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Antonio Banderas

Antonio Banderas

Black Gold

Harrods Magazine

February 2012

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Twenty years after making the giant leap from Spanish underground star to Hollywood heartthrob, Antonio Banderas is still calling the shots

Antonio Banderas enters a stark conference room at the third Doha Tribeca Film Festival. Outside, it’s a blazing hot day in Qatar’s capital city, a metropolis rising out of the sand like some ephemeral mirage. Inside, the temperature is so frigidly climate-controlled, a chunky wool jumper would not be unwelcome. Banderas is casually attired in blue jeans, a light blue denim shirt and cowboy boots, his salt-and-pepper hair cropped short and a Celtic cross, a silver star and a small gold lock dangling from the chain around his neck.

Like in his most memorable roles – Zorro in The Mask of Zorro, Che Guevara in Evita and El Mariachi in Desperado – he is a dashing, charismatic presence. And this is him on two hours’ sleep. Though Banderas, who arrived in Qatar the night before to support his desert epic Black Gold and the Shrek spin-off Puss in Boots, may be suffering from vicious jet lag, he says, “I’m still alive, which is enough for the time being.” A schedule glitch prevented him from arriving in time for Black Gold’s opening-night premiere, but he’s made the effort to come down for the remainder of the festival.

He’s in an expansive mood, talking eloquently and honestly about his life and a career that’s been going strong since the early 1980s. Born in Málaga to a schoolteacher mother and police office father, Banderas wanted to be a professional footballer but broke his left foot two days before Franco died – which was fortuitous, as he abandoned sports in favour of the performing arts right when the country began shaking off decades of artistic repression. While performing at Spain’s National Theatre, in Madrid, he was introduced to a young man who told him, “‘You’ve got a romantic face – you should do movies.’ I asked my friends, ‘Who was that guy?’ They said, ‘His name is Pedro Almodóvar. He did one movie, but he’ll never do another one,’” Banderas laughs. “The world is filled with prophets.”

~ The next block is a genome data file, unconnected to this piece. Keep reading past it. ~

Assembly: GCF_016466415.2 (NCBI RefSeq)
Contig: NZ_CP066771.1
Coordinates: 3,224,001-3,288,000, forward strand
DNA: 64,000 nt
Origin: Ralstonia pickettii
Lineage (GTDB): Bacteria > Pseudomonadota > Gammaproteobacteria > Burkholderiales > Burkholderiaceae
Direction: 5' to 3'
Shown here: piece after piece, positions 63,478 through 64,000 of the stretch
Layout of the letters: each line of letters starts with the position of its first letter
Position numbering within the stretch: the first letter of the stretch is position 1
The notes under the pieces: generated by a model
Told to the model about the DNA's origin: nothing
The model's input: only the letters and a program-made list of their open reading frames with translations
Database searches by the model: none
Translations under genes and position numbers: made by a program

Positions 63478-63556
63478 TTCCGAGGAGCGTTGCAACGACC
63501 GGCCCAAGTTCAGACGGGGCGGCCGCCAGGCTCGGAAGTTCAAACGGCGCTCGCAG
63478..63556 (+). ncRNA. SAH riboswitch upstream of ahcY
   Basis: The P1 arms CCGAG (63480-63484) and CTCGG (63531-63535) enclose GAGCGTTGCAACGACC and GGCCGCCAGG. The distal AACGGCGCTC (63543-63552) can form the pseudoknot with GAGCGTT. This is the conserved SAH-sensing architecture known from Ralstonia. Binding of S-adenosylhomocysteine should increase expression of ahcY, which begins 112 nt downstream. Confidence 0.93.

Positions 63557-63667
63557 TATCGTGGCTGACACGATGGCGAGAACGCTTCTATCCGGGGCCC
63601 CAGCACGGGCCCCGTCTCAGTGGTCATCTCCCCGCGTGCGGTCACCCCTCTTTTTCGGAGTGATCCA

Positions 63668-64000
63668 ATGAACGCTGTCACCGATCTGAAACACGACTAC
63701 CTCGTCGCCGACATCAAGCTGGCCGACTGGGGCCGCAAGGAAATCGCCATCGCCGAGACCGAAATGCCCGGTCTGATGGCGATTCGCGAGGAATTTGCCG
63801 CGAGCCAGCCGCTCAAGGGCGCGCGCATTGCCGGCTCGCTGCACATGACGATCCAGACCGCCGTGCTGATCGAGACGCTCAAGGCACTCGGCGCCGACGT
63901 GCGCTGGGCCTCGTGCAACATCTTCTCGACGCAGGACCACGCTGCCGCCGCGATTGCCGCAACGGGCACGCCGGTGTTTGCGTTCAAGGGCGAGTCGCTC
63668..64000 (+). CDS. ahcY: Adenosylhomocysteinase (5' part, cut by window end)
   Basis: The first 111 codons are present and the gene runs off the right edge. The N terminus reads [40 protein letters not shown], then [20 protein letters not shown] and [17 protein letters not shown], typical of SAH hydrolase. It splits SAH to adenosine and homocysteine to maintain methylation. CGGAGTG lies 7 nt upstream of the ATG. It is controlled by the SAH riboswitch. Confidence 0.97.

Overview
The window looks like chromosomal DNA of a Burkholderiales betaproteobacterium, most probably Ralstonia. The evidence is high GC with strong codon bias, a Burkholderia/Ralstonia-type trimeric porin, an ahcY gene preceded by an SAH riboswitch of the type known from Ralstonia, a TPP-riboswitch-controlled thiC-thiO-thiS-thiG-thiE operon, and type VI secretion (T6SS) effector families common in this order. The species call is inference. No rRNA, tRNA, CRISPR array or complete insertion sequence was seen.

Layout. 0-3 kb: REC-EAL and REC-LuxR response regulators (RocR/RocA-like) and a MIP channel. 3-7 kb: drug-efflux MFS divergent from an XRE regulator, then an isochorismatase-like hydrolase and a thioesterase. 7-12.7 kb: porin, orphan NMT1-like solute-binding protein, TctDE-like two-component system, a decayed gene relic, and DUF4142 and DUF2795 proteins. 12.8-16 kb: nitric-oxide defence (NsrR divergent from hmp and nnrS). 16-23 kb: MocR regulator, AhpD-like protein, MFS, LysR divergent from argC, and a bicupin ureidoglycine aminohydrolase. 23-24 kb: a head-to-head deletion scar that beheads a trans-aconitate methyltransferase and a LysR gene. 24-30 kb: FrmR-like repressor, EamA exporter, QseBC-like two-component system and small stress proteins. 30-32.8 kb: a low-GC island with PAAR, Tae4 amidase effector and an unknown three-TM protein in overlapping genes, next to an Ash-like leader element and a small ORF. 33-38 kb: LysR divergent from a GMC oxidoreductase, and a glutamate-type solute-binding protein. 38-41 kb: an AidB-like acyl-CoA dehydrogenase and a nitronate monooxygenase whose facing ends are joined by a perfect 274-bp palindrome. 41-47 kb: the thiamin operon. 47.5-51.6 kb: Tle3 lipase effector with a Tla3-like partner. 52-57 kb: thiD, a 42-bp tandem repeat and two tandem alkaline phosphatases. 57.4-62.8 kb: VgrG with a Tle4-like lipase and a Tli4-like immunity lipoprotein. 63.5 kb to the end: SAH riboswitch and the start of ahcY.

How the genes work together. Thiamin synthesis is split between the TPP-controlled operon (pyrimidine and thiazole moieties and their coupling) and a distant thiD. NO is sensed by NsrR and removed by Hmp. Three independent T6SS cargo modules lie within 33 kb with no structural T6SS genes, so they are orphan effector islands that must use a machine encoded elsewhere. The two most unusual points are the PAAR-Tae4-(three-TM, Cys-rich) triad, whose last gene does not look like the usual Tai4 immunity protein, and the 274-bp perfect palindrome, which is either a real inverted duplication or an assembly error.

Instead, the flamboyant Spanish filmmaker ended up launching Banderas’ career in a series of taboo-busting projects like Law of Desire, Women on the Verge of a Nervous Breakdown and Tie Me Up! Tie Me Down! Banderas was 31 when Hollywood beckoned – but he didn’t speak a word of English, so he had to learn his dialogue in 1992’s The Mambo Kings phonetically. At the time, Banderas figured working in America was something he could tell his kids about. But directors and producers spotted star potential in Banderas, and kept calling him back for more. The real turning point, though, he admits, came when he met Melanie Griffith on the set of the 1995 romantic comedy Two Much.

“I met my wife, then I married her, and she came with two kids,” he reflects. “I didn’t have any kids from my first marriage, so I was the one who was going to move, obviously. Going to live in Los Angeles completely changed my life. If that hadn’t happened, I believe I’d still be living in Spain.”

Banderas’ union with Griffiths continues to defy the laws of Hollywood gravity. This spring, they will celebrate 16 years of marriage, and the couple has a 15-year-old daughter, Stella (as well as Griffiths’ two children from previous marriages, Alexander and Dakota).